Hi

Actually, for Mr Freeman, time had run backward, fifty eight or nine year, and he was again what they had called
him even then – the child being father to the man– ‘a little jug with big ears’; and he had learned that a child, by
staying very still and looking sleepy, could often hear fascinating things.

1. I suppose it says that it was either 1958 or 1959. It's not that he went backwards 58 or 59 nine years?

2. Does it mean he was a child and at the same time he was a father for himself?

EDIT:

"they had called him even then" refers to "the child being father to the man" or "a little jug with big ears"? It's a strangely constructed sentence for me and I'm not sure?
1. I suppose it says that it was either 1958 or 1959. It's not that he went backwards 58 or 59 nine years?-- There seems to be a typographical error; it is not grammatical.

2. Does it mean he was a child and at the same time he was a father for himself?-- I don't think so, but I don't know the story. 'The child is father to the man' is a famous quote from a Wordsworth poem:

My heart leaps up when I behold

A rainbow in the sky:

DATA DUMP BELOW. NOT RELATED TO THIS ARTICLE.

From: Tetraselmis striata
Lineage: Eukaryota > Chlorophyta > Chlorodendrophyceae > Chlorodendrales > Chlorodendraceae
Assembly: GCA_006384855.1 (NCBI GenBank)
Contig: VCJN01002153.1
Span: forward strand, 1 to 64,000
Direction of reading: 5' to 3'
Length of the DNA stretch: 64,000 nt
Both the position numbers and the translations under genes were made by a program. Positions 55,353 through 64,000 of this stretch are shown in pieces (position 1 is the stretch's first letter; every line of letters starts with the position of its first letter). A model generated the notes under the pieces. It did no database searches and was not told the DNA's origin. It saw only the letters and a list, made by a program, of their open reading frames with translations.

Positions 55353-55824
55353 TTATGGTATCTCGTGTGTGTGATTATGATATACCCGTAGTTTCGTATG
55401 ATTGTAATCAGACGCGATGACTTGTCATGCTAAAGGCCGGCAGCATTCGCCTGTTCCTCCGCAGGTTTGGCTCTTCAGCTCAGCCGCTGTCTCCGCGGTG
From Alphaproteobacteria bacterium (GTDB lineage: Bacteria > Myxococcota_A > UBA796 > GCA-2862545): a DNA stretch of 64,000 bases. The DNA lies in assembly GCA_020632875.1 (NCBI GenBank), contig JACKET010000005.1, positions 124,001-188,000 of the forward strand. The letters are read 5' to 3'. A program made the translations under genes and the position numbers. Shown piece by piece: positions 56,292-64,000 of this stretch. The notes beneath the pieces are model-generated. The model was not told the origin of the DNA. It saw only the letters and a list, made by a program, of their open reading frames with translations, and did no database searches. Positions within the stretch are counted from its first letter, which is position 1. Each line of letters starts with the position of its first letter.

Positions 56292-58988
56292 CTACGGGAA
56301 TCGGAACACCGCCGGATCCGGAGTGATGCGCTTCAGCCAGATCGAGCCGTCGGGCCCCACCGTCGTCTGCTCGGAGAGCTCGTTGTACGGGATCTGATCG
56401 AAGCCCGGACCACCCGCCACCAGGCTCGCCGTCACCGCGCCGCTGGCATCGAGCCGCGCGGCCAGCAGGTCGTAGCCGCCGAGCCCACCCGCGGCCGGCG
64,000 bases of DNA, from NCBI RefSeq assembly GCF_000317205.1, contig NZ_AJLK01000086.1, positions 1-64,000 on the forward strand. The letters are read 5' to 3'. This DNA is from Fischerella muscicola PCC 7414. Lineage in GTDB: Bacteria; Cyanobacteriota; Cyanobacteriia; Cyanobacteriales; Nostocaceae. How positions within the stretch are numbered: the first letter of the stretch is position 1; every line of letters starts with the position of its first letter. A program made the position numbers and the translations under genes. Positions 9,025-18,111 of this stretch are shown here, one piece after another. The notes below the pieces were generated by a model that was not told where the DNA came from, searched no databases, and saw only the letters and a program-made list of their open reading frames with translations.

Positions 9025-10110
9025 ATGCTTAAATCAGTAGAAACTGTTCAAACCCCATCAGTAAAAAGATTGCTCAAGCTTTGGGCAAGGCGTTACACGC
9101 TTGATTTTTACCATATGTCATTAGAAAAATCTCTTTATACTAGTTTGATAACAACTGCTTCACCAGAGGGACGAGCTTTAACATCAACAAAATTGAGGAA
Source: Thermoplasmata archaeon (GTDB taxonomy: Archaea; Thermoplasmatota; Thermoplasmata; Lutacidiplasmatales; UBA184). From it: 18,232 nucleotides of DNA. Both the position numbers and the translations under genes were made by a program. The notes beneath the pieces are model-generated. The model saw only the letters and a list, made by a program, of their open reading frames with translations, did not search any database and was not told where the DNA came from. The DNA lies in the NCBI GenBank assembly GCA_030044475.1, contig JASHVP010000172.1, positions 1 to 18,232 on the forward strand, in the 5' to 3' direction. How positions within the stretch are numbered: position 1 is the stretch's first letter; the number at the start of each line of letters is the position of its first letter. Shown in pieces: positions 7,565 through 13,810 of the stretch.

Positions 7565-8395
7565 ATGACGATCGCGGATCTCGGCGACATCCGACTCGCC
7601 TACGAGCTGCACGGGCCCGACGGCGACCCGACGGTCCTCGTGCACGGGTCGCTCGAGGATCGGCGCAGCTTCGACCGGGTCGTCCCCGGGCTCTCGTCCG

So was it when my life began;

So is it now I am a man;

So be it when I shall grow old,

Or let me die!

The Child is father of the Man;

I could wish my days to be

Bound each to each by natural piety.
Ok. In the first example it should be "years".

I'm just wondering now if the part "they had called him even then" refers to "the child being father to the man" or "a little jug with big ears"? Or maybe to both? I understand both phrases but somehow I don't get the general meaning of it.
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NewguestI'm just wondering now if the part "they had called him even then" refers to "the child being father to the man" or "a little jug with big ears"? Or maybe to both?
Note the dashes to set off the part about the child and father. What they called him was "a little jug with big ears"; they did not call him "the child being father to the man".

CJ
It is posted here out of context, but I believe this passage is very colorfully stating that Mr. Freeman has reverted to his childhood habit of eavesdropping.

1. It is actually saying that he has gone back to his ways/habits from 58 or 59 years ago (he is probably in his 60s in the story).

2. As in the poem, it means that the child spawns the man that the child becomes. In other words, we retain many of the personality traits that we developed when we were children.

'A little jug with big ears' refers to the fact that children hear and understand a lot of things that adults state in front of them (without the adult realizing that the child understands what is being said). If Mr. Freeman is balding with age, it may also serve as a sarcastic comment about his appearance.

I hope that was not too much information.
But don't you think that the phrase "the child being father to the man" is misplaced? Shouldn't it be somewhere else in that sentence?
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NewguestShouldn't it be somewhere else in that sentence?
No. It's just literary style.

CJ